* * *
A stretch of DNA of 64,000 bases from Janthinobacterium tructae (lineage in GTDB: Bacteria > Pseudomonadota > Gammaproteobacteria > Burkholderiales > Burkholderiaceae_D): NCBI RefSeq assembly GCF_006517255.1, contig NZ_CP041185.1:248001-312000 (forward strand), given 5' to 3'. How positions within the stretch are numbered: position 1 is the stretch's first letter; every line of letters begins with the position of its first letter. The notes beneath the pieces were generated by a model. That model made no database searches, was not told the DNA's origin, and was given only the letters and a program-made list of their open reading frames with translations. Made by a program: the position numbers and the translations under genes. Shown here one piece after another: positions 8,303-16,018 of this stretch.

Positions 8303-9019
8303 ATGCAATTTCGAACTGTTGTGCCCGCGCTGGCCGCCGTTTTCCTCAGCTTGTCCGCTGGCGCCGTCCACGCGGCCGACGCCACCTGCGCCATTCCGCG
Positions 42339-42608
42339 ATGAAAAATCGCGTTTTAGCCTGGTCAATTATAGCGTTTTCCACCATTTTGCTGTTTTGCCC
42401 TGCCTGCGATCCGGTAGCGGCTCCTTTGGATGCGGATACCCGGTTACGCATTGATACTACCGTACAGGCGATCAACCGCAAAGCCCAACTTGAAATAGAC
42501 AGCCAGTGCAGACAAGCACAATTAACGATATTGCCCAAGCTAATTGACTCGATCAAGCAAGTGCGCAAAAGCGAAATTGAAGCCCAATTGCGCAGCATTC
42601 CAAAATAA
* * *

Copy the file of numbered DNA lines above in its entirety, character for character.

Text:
A stretch of DNA of 64,000 bases from Janthinobacterium tructae (lineage in GTDB: Bacteria > Pseudomonadota > Gammaproteobacteria > Burkholderiales > Burkholderiaceae_D): NCBI RefSeq assembly GCF_006517255.1, contig NZ_CP041185.1:248001-312000 (forward strand), given 5' to 3'. How positions within the stretch are numbered: position 1 is the stretch's first letter; every line of letters begins with the position of its first letter. The notes beneath the pieces were generated by a model. That model made no database searches, was not told the DNA's origin, and was given only the letters and a program-made list of their open reading frames with translations. Made by a program: the position numbers and the translations under genes. Shown here one piece after another: positions 8,303-16,018 of this stretch.

Positions 8303-9019
8303 ATGCAATTTCGAACTGTTGTGCCCGCGCTGGCCGCCGTTTTCCTCAGCTTGTCCGCTGGCGCCGTCCACGCGGCCGACGCCACCTGCGCCATTCCGCG
Positions 42339-42608
42339 ATGAAAAATCGCGTTTTAGCCTGGTCAATTATAGCGTTTTCCACCATTTTGCTGTTTTGCCC
42401 TGCCTGCGATCCGGTAGCGGCTCCTTTGGATGCGGATACCCGGTTACGCATTGATACTACCGTACAGGCGATCAACCGCAAAGCCCAACTTGAAATAGAC
42501 AGCCAGTGCAGACAAGCACAATTAACGATATTGCCCAAGCTAATTGACTCGATCAAGCAAGTGCGCAAAAGCGAAATTGAAGCCCAATTGCGCAGCATTC
42601 CAAAATAA